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The smartphone charger: not so smart?


09 Feb 2011


Health & Consumers

NEC welcomes the delivery of the first smartphone chargers in accordance with the voluntary agreement signed by fourteen mobile phone producers in June 2009. But we regret that there is still no universally-compatible charger for mobile phones, other than smartphones, nor for other small electronic devices. Moreover, the producers have not committed to sell the chargers separately from the mobile phones themselves.

When a consumer buys a new mobile phone, he or she will often find that a different charger is needed for the phone, even if the old charger still works. This needlessly contributes to electronic waste and can be inconvenient when people prefer to share one charger (when travelling on holiday, for example). Besides, it is the consumer who has to bear the cost of the new charger.

Hence ANEC welcomed publication of a new European standard* detailing a common charger for data-enabled mobile phones at the end of 2010. We had been asking for the standard since February 2008 in order to reduce waste and energy consumption.

However we regret the lack of ambition on the part of manufacturers. The standard does not apply to most new mobile phones, as smartphones represent only 25% of the market. Moreover, it does not address other small handheld multimedia devices such as portable music players, gaming consoles, GPS-devices and digital cameras, even though this would have been technically feasible in many cases. The electrical consumption in no-load condition is also not covered, so allowing even these new chargers to continue to use energy after the phone has finished charging. Finally, there is no guarantee that manufacturers will not continue to sell phones bundled with a charger so outweighing the potential environmental promised.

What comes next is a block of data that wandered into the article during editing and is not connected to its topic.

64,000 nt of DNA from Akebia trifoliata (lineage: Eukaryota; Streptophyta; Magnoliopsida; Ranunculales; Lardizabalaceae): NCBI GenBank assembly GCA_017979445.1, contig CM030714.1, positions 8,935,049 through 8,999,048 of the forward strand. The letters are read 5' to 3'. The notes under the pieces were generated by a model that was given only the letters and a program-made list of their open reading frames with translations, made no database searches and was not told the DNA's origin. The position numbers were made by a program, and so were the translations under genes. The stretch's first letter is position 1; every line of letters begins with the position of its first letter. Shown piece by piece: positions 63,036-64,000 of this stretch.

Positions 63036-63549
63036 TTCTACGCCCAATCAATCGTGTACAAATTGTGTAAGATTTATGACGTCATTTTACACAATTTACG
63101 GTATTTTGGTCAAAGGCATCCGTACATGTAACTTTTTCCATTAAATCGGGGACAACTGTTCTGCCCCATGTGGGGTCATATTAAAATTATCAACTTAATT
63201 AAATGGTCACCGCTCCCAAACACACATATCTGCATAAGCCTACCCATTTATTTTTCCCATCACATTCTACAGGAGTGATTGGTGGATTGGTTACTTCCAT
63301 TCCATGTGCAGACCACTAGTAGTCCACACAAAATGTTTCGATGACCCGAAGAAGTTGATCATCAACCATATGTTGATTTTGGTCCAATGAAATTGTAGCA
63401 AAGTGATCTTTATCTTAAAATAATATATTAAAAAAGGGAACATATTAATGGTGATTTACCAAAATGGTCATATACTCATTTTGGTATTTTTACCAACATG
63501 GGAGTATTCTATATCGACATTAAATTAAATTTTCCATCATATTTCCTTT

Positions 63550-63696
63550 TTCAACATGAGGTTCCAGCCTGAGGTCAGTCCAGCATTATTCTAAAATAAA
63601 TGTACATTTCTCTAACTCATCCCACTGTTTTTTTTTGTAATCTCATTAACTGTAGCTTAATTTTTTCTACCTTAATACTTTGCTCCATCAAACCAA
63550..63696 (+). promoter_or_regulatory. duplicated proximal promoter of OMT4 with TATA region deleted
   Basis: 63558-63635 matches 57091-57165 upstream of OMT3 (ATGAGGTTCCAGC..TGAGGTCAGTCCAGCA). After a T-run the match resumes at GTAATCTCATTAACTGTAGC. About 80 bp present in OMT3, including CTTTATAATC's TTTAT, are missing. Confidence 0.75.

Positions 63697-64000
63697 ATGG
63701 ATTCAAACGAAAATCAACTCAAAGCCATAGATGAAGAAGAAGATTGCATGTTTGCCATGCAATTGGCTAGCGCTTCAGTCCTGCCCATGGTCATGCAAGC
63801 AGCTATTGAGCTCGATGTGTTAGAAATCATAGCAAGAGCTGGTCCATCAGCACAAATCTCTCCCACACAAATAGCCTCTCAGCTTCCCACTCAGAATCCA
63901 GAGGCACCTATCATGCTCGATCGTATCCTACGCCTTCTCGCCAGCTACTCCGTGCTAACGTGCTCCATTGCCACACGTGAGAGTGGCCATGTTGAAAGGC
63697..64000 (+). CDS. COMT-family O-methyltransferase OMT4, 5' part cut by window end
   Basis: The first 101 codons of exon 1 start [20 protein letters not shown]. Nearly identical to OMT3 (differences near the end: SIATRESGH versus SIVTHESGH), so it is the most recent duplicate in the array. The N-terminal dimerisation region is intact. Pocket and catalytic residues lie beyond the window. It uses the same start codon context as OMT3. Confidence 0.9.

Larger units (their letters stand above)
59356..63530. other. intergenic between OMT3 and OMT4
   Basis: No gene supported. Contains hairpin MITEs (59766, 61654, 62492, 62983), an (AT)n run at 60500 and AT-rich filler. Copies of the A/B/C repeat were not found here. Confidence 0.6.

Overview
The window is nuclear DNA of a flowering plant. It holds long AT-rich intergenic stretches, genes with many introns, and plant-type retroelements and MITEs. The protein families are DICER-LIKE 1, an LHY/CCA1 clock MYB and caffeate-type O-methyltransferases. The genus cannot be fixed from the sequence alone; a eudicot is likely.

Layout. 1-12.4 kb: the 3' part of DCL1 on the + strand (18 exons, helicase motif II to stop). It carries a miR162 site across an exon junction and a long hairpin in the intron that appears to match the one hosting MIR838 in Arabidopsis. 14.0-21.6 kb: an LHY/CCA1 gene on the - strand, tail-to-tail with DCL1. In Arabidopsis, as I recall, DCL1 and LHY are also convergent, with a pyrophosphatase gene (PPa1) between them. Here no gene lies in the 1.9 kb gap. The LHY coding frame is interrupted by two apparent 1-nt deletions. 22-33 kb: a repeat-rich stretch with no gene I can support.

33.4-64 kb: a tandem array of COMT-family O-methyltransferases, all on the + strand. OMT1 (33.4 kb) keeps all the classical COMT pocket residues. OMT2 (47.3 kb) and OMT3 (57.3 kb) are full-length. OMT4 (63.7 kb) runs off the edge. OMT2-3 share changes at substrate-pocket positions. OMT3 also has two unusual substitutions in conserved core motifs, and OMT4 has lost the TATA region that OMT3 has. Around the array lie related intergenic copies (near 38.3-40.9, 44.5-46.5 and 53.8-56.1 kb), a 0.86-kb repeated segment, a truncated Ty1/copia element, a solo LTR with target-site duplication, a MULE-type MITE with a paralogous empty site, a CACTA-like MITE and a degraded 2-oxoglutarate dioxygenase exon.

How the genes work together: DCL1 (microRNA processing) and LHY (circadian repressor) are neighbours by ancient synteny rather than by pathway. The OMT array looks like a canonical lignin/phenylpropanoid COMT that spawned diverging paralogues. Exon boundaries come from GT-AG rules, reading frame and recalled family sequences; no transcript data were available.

Stephen Russell, ANEC Secretary General, commented:

“Most consumers do not buy data-enabled phones and it is hard to understand why the buyers of more conventional phones will not be able to benefit from the common charger. We feared this might be a result of the voluntary agreement reached between the European Commission and mobile phone producers. Moreover, the self-congratulation of many producers overlooks that at least one producer who did not sign the voluntary agreement was selling phones with a micro-USB charger cable and compatible mains adaptor in Europe before the start of this year”.

He added:

“The ambition now must be to include all mobile phones and other small consumer multimedia electronic devices within the scope of this or similar standards. We will look to the Commission for action if the industry does not make a commitment to do so in the very near future.”


* EN 62684 : 2010 “Interoperability specifications of common external power supply (EPS) for use with data-enabled mobile telephones”


ANEC in brief


ANEC is the European consumer voice in standardisation, defending consumer interests in the processes of technical standardisation and conformity assessment as well as related legislation and public policies. ANEC was established in 1995 as an international non-profit association under Belgian law and represents consumer organisations from 31 European countries. ANEC is funded by the European Union and EFTA, with national consumer organisations contributing in kind. Its Secretariat is based in Brussels.


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